“Tell you what,” the coroner said, reaching into the breast pocket of his shirt. His face was fleshy and pock-marked, his jowls shook as he talked. “Have him call later this afternoon, after he’s had some time. After you’ve both had some time.”

Cole nodded and took the man’s card. “Thank you,” he said and stepped outside with the man. Two attendants from the funeral home were lifting his mother’s body into the back of a blue-gray hearse.

Cole followed the coroner to his vehicle. “We’ll be in touch,” he said, shaking the man’s hand and felt how soft and smooth it was. So much so that he had to resist the urge to wipe it against his jeans after they were through.

The coroner drove off and Cole turned to the funeral home attendants, never taking his eye off the back window where his mother rested inside.

“We’ll take good care of her,” the older man said. He wore a set of thin gold-rimmed glasses. His son was with him, just a few years older than Cole, and was standing by the car. He looked impatient and unpracticed compared to his father. “It’s a very tough time for you,” the father went on. “We understand that. We want you to know we will do our best to make your family as comfortable as possible.”

“Thank you,” Cole said for what seemed like too many times in such a short span. His mother had died and so far the only thing he’d been able to say about the whole affair was a string of thank-yous to people he’d never met or seen before until today. He’d not even had a chance to talk to his father about it.

But he shook the man’s hand, surprised at the strength and firmness of his grip and the sincere condolence it conveyed.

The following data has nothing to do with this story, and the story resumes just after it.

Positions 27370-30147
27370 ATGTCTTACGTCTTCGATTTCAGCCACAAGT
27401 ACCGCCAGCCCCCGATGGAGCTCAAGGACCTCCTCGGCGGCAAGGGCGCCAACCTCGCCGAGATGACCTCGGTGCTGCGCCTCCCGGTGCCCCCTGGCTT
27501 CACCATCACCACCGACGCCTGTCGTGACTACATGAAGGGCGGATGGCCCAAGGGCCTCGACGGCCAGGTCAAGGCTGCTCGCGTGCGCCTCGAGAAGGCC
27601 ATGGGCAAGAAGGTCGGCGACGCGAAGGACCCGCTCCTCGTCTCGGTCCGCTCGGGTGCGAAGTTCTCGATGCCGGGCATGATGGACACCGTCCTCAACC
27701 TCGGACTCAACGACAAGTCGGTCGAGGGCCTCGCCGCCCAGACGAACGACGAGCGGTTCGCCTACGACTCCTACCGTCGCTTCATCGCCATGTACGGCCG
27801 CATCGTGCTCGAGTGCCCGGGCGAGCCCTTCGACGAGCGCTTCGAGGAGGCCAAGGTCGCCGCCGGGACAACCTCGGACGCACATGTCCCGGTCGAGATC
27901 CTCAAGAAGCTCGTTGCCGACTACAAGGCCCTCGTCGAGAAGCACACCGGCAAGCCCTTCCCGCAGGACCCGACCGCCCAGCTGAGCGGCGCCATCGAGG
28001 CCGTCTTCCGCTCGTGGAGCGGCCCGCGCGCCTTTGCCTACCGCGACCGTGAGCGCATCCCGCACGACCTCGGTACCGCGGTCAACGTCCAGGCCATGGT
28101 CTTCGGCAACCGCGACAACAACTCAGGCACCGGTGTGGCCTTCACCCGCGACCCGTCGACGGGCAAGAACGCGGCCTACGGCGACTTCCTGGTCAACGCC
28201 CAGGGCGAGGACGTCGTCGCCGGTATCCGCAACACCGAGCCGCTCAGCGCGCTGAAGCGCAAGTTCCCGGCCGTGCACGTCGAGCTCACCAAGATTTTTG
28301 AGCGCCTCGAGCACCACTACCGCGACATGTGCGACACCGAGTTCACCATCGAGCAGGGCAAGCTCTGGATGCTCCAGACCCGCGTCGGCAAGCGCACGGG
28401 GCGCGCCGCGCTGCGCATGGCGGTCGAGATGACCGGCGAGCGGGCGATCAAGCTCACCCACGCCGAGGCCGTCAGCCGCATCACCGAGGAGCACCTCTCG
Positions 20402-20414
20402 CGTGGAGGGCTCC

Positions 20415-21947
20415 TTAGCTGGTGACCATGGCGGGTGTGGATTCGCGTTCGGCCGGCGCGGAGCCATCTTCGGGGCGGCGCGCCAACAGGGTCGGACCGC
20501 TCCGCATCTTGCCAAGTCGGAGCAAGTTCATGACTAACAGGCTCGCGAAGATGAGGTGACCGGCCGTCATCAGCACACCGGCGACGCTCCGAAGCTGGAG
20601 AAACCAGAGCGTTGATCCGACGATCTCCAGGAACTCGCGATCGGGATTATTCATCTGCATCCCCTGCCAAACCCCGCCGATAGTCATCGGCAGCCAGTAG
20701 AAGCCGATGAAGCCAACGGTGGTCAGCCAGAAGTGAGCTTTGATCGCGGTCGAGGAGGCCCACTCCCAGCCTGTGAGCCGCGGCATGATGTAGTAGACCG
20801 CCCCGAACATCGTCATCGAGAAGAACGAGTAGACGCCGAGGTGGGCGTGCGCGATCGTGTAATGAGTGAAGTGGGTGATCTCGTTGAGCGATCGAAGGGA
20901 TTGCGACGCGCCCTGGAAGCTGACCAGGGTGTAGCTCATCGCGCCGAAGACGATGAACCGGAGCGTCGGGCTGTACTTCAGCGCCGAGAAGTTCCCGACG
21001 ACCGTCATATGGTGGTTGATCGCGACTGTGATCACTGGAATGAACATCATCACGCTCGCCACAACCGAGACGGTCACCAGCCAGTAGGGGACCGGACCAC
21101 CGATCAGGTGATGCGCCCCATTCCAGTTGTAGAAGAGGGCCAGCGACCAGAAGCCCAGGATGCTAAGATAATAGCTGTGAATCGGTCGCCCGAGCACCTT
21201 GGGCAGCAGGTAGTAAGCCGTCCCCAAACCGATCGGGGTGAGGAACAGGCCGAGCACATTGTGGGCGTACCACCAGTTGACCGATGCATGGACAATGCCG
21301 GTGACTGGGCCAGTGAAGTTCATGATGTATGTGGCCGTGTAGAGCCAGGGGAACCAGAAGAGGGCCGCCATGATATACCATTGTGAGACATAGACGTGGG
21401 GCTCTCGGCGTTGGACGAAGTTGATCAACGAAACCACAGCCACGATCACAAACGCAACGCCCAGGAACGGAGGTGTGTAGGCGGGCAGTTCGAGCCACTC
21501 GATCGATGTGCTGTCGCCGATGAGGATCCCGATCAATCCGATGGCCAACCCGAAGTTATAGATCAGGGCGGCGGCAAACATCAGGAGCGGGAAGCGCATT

Then they too were gone and Cole was alone in the driveway. The beech tree limbs shook in the breeze. He looked to the window but his father was not there, though the smudge of where his fingers had been was visible under the bright sky.

Inside the house again, from the hallway, Cole ducked into his parents’ bedroom and heard the water running in the master bath. He called for his father and the old man stuck his head around the corner, a mouth full of toothpaste, his hair combed, and a fresh shirt on.

“Where’re you going?” Cole asked, walking into the bathroom.

“The funeral home,” his father said, spitting into the sink. He cupped a handful of water up to his mouth.


“Yeah,” he said. “Why?”

“You don’t want to talk?”

“About what?”

“Mom,” he said. “What we’re going to do?”

“What can we do?” he said. He put the toothbrush in its holder and flipped the light off, moving past Cole.

“Dad,” Cole said.

“Yes,” he said, sliding change from the top of the dresser into his hand.

Cole wanted to tell him how empty he felt. He wanted to ask his father if her death felt real to him, if he had already processed what the next step was, and how they went on from here. But in the face of the old man, all his stoicism, he could only say, “The coroner wants to know if you want an autopsy performed.”

“No,” he said. “I’m going now.”

“Do you want me to go with you?” Cole said.

“If you want. There’s probably not much to do, though.”

Cole looked at him, unsure what his father meant by saying this to him. “What are you going to do?”

“I’m going to sit with her.”

Cole stepped closer to the old man, eyeing him, wanting to feel something more than just the loss between them. “Do you want me to call the coroner and tell him?”

“No, I’ll do it,” his father said. His eyes were already traced with darkened rings. Then he stepped toward Cole and again put his hand on his shoulder, but this time he patted him there and shook him a little. “It’ll be okay,” he said and walked into the garage and Cole heard the door opening and the car starting. He watched the Buick move up the winding road toward town, leaving Cole in the big lonely rooms of the house.


His father had not made it easy to ask for the job.